Creative Destruction: Why Facebook and Twitter May be Doomed

ginidietrich
Gini Dietrich Chief Executive Officer, Arment Dietrich, Inc.

Posted on November 30th 2010

 

Joseph Schumpeter popularized the theory of creative destruction, that in a healthy free market system, it is natural and necessary for companies and industries that rise to virtual monopoly status to be transformed or replaced through entrepreneurial innovation. Although Wall Street investment firms might be considered “too big to fail,” social media companies are not.

Now punchlines and cautionary tales, AOL, Friendster, and MySpace were once considered inexorable juggernauts. But it wasn’t a bonfire of superior technology that undermined them. Over time they all fell short of user expectations in various ways, allowing alternative value propositions, service models, and providers to gain a foothold and eventually surpass them.

Facebook and Twitter rose to their preeminent status by capitalizing on the shortcomings of their predecessors, then relying on the difficulty of moving/replicating personal networks to keep users in place (if not entirely happy or active). But even as these new hegemons enjoy seemingly limitless growth, they themselves are not immune to the creeping forces of creative destruction.

Recognizing the early signs and devising provisional strategies and tactics to address them could create new opportunities for social media marketers. 

Seeds of Discontent

  • Privacy erosion – Recently described as “step on toes until people scream, then apologize,” Facebook’s policy has moved in the minds of many privacy advocates from a tolerated tradeoff to a genuine threat.
  • Lack of control over personal information and content – The more creepy “how do they know that about me” ads show up on our home pages, the less likely we are to trust our networking platforms.
  • Poor usability – Famously byzantine and inscrutable, Facebook’s user interface not only is a chronic problem in its own right, but also compounds its privacy issues by making users fearful that altering their account might undo other preferences and settings. And how well can it bode for Twitter when a symbol for its shortcomings, the Fail Whale, becomes a cultural meme and core users prefer clients like HootSuite and TweetDeck over the Twitter site itself?
  • Hubris – The classic. Ignoring how the open source movement begat Linux, which begat Android, today’s social media mega-networks appear to underestimate the power of a highly skilled, highly motivated community of true believers to effect transformational change over time.

New Approaches, New Opportunities

  • Diaspora – More of a guerilla movement than a frontal assault on Facebook, Diaspora, is setting out to become “the social network that puts you in control of your information. You decide what you’d like to share, and with whom. You retain full ownership of all your information, including friend lists, messages, photos, and profile details.”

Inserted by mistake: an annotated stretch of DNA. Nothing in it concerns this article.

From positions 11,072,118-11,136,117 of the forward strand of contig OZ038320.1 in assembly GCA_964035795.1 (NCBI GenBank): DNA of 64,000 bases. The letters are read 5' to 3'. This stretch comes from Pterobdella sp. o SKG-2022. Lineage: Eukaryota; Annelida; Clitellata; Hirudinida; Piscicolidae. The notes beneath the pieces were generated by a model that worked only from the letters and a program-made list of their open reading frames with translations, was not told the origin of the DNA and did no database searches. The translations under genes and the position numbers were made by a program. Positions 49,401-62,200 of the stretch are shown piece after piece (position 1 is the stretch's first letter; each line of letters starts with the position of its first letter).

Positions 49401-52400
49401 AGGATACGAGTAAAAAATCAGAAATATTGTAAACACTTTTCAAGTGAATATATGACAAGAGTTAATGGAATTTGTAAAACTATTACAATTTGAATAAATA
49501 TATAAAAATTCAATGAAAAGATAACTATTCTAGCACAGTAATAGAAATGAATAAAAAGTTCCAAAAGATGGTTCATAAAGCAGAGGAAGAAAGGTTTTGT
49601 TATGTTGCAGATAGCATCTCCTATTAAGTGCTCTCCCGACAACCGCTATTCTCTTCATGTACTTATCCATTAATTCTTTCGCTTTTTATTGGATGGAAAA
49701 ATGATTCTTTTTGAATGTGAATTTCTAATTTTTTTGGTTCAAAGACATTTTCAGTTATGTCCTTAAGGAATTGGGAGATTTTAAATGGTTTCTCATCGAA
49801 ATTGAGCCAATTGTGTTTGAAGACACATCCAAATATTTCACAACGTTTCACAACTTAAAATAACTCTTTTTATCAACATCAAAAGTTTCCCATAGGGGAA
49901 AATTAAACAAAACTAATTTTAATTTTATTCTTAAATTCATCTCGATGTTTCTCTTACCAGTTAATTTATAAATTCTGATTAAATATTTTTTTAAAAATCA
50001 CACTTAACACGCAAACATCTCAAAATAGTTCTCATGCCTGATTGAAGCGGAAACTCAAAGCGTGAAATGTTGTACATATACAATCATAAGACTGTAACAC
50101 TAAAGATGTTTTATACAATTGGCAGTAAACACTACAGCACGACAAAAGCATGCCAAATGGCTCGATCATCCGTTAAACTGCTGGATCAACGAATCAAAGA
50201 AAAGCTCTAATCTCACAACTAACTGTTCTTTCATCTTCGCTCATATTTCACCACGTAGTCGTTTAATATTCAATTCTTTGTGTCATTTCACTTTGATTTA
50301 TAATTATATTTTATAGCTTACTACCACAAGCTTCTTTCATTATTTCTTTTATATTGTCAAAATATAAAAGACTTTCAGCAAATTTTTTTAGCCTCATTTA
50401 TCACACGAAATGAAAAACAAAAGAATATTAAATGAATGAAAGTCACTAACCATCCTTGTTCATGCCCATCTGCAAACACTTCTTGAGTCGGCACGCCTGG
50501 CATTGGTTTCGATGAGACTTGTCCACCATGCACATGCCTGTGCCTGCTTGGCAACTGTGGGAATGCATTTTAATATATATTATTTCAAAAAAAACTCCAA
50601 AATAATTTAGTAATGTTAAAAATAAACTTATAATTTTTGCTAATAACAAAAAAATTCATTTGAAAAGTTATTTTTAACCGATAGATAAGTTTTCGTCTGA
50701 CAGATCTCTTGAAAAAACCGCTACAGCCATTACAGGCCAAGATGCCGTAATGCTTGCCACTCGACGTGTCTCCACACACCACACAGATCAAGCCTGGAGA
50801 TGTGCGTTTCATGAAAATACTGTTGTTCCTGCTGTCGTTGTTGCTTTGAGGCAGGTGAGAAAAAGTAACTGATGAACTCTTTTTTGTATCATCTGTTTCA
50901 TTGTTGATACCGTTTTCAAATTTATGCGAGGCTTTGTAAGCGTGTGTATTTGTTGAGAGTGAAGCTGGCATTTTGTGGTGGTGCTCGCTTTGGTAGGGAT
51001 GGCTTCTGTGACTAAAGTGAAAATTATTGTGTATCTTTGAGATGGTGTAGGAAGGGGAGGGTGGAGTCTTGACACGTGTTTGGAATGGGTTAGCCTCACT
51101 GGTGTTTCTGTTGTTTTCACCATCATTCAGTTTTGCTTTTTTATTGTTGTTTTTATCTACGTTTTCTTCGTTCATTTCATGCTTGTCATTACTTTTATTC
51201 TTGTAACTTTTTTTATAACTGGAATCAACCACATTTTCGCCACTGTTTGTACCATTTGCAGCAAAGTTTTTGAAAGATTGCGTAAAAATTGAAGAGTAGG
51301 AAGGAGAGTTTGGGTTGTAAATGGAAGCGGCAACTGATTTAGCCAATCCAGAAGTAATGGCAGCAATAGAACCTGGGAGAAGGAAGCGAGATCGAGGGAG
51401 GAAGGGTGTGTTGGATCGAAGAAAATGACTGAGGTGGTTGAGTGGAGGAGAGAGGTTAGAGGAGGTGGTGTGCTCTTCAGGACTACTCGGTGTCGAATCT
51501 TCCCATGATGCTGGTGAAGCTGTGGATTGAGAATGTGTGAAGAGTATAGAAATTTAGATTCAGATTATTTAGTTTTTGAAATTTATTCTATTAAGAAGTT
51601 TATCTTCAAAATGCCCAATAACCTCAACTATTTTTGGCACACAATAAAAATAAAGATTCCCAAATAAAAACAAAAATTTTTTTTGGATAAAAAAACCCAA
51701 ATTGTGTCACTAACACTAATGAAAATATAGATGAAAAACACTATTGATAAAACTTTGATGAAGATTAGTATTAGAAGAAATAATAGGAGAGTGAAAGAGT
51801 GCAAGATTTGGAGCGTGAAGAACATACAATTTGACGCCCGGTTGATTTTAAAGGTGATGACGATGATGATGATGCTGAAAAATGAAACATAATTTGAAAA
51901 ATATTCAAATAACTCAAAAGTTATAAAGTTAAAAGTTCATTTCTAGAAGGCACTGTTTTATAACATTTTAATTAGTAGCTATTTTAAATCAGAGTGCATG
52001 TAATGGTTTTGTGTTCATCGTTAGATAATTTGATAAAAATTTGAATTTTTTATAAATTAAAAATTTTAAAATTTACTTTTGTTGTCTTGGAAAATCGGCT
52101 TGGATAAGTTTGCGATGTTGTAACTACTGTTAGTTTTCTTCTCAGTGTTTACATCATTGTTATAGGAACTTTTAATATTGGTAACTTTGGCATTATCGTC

• Niche private networks – For the legal community, Legal OnRamp is collaboration system for in-house counsel and invited outside lawyers and third-party service providers, and Law Pivot matches general counsels at tech firms with outside subject matter experts for crowdsourced answers to legal questions.
  • Gist – The love child of database marketing and RSS readers, social CRM service Gist lets individuals manage and interact with their personal and professional networks by aggregating contacts from various sources in a single place and providing tools for content sharing and listening.

What Social Media Marketers Can Do to Leverage Creative Destruction

  • Develop a “niche” niche – The profession is full of Facebook and Twitter marketing gurus. How many “new and emerging social networking platform” experts can you name?
  • First mover advantage – Getting involved in early-stage networks to see what works, what doesn’t, and why can pay big dividends in influence if/when the community or service takes off. Look what it did for Twitter’s early adopters.

Post by Jay Pinkert, a principal with Shatterbox, a marketing and communications consultancy that helps professional firms distinguish their brand and build referrals through content-driven programs and niche development.

ginidietrich

Gini Dietrich

Chief Executive Officer, Arment Dietrich, Inc.

Gini Dietrich is the founder and chief executive officer of Arment Dietrich, Inc., a firm that uses non-traditional marketing in a digital world. The author of Spin Sucks, the 2010 Readers Choice Blog of the Year, a Top 42 Content Marketing Blog from Junta42, a top 10 social media blog from Social Media Examiner, and an AdAge Power 150 blog, Gini has delivered numerous keynotes, panel discussions, coaching sessions, and workshops across North America on the subject of using online technology in communication, marketing, sales, and HR. One of the top rated communication professionals on the social networks, Gini was recently named the number one PR person, according to Klout and TechCrunch, on the channels, and number one on Twitter, according to TweetLevel. She also can be found writing at Crain's Chicago Business, AllBusiness, and Franchise Times.